Travel with storm chasers from the comfort and safety of your living room…

Screen Shot 2014-06-16 at 9.00.40 AMMany storm chasers broadcast their chases over the internet as they are happening. Last May I was following one chaser as he broadcast live video of the destructive Moore, OK tornado. Looks like there is a possibility for some activity today. Follow a bunch of crazy chasers online at TVNWeather. [Convenient TVNWeather app here.]

We check the weather before making spaghetti for dinner…

Tornado2 copy

The only tornado we’ve seen (Round Rock, TX). Can’t remember what we had for dinner…

Three times now (at least) we’ve been forced into an inner, lower-level, windowless room as tornado sirens whined outside. We were eating spaghetti every time. That’s the way severe weather worked in Ohio anyway. We haven’t experienced tornado warnings since moving to South Carolina, but we’re kinda curious to know if God will arrange things the way He did before.

The truth of God's Word does not fluctuate…

Back in the 1970s, scientists were warning us about an inevitable and imminent Ice Age. Forty years later…well…you know what they are saying.

What is your authority? Science, absolutely obscure, or God’s Word, eternally true?

The choice for us today is really as simple as it was for those first Christians in the early days. We either accept this authority or else we accept the authority of ‘modern knowledge’, modern science, human understanding, human ability. It is one or the other. Let us not be confused by the modern argument about a changed position. We are still left where believers have always been left. It is still ‘Christ or the critics’.

For us, for the reasons that I have tried to give, there is no real choice. On the one hand, trusting to human ability and understanding, everything is in flux and change, uncertain and insecure, ever liable to collapse. On the other is not only ‘the impregnable Rock of Holy Scripture’; but there is the Light of the world, the Word of God, the Truth itself.

-Lloyd-Jones, Authority, 60.

Historical Weather Radar

If you are like me, you’ve often wanted the ability to go back and see the radar for particular days in the past. Radar maps showing current conditions are great but when you are in the middle of the storm, you don’t spend any time analyzing just exactly what happened. Yeah, so you are not like me…. I’m sure this feature has been available on the web somewhere, but I hadn’t stumbled across it on any of the sites I frequent. Wunderground’s Wundermap®, my favorite interactive radar, just added that feature. Just above the map, you will see a date. Manipulate it accordingly and you’ll be able to go back in time (…if you just want the numbers, visit their history link). It is a bit clunky for me right now, but I was able to go back to June 2006 and look at some radar images of that intense storm that hit Toledo just as we were beginning our round-robin meal. Instead of enjoying desert, we huddled in the basement, praying while the tornado sirens whined.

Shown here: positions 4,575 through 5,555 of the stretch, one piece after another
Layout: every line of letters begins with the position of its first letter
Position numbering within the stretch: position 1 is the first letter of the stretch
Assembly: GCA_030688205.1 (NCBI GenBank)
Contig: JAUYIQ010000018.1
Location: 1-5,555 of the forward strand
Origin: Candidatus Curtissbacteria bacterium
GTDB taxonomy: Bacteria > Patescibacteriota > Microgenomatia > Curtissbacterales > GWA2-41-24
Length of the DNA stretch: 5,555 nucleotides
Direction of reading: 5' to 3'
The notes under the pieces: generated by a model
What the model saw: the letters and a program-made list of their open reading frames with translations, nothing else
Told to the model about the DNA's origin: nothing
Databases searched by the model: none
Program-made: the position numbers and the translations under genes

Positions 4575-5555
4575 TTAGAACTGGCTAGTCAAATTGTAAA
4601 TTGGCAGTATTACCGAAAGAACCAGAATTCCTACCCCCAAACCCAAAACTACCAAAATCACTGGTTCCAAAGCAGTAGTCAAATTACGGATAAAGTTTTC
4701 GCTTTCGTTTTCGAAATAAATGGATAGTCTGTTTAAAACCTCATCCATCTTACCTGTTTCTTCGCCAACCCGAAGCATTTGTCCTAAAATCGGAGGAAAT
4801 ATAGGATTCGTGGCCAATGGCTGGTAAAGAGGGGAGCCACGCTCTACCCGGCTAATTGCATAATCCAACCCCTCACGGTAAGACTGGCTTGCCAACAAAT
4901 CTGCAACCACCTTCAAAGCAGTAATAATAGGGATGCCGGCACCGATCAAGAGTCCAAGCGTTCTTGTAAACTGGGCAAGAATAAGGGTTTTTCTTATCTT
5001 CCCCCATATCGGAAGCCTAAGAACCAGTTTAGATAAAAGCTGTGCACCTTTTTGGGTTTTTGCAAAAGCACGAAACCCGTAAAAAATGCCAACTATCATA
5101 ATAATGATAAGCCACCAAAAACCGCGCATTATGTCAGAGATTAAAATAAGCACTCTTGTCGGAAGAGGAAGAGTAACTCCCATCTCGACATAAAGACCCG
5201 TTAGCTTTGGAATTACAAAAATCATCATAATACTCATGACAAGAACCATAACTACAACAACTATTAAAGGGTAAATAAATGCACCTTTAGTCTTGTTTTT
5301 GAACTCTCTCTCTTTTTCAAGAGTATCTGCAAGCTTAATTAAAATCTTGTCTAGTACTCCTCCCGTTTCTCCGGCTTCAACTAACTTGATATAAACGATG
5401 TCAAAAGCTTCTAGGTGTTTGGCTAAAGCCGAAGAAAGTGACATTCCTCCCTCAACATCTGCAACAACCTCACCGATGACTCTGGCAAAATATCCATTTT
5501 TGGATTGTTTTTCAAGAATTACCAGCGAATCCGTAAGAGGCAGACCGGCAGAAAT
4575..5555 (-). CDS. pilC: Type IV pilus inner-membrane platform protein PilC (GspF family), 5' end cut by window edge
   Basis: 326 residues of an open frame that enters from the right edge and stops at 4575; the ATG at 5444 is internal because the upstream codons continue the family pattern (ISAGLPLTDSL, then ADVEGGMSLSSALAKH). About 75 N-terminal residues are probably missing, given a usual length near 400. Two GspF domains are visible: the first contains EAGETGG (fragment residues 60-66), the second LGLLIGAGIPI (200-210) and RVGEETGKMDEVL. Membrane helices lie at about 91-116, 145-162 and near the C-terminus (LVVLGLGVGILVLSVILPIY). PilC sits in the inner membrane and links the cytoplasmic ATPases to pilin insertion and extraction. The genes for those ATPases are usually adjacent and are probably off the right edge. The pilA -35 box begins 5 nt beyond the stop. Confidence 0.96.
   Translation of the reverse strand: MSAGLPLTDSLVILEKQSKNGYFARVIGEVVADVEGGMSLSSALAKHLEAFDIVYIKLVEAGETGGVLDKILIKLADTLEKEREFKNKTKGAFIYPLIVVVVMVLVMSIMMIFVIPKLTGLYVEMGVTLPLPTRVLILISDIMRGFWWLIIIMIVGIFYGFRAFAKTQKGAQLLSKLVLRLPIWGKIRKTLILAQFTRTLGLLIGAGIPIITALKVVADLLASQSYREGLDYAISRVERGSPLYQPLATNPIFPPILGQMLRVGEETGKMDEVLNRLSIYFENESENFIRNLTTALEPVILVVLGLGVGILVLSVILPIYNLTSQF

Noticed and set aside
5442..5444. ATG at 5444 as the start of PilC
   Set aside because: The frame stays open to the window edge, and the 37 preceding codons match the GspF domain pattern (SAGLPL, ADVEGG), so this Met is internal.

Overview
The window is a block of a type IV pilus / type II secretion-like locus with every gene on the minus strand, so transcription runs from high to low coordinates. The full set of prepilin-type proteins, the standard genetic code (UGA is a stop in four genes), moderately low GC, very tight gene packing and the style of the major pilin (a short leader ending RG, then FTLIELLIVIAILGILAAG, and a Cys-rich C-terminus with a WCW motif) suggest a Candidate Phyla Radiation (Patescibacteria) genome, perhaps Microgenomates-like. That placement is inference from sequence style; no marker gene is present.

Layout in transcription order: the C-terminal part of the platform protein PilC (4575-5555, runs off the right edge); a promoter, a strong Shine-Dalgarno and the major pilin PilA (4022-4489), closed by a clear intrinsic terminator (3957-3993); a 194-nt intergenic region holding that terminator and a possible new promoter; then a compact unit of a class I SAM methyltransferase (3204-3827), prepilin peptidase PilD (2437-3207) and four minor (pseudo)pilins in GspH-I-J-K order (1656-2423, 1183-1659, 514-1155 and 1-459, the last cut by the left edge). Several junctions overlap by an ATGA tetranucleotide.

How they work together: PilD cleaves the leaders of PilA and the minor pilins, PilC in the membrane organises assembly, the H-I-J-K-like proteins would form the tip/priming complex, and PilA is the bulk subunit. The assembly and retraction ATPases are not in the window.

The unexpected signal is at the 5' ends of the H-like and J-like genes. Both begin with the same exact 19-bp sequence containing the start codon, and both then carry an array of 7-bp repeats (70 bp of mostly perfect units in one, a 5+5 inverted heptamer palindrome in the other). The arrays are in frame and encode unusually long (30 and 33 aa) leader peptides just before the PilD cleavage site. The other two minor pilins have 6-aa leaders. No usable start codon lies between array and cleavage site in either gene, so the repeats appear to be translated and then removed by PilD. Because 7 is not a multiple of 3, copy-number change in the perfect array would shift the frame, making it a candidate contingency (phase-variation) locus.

Hack Meteorologist

My wife tells me that if the Lord hadn’t called me into the pastorate I should have been a meteorologist. Shows you what she thinks of my musical compositions! The guys in the church office used to call me the weatherman (and a few other things…), consulting me before outdoor events. Much of my interest in this area came about because of a very sensitive basement in Toledo, OH (which we finally fixed just before leaving last August) that caused us problems if we received more than a two-inch rain event. The seven years we lived in Toledo were wet and very wet years:

Average annual precipitation for Toledo = 33.21 inches

2005 = 31.63 inches

2006 = 45.71 inches

2007 = 36.97 inches

2008 = 41.71 inches

2009 = 38.02 inches

2010 = 34.60 inches

2011 = 49.79 inches

Here are some links to sites I frequent:

All kinds of detailed historical weather information can be found at the National Oceanic and Atmospheric Administration’s National Weather Service site. Graphical precipitation totals for each day are here (usually the map is fully updated by noon on the following day). My favorite interactive radar is the Wundermap. Finally, some weather analysis by the guy who co-founded Weather Underground is here (though you will have to filter out much of his extremism on global warming). Here are a few of his interesting and thorough articles:

Top Ten Global Weather Events of 2011

2011: Year of the Tornado

Speaking of tornados, here is an amazing map of tornado paths and resulting deaths put together last year by the New York Times.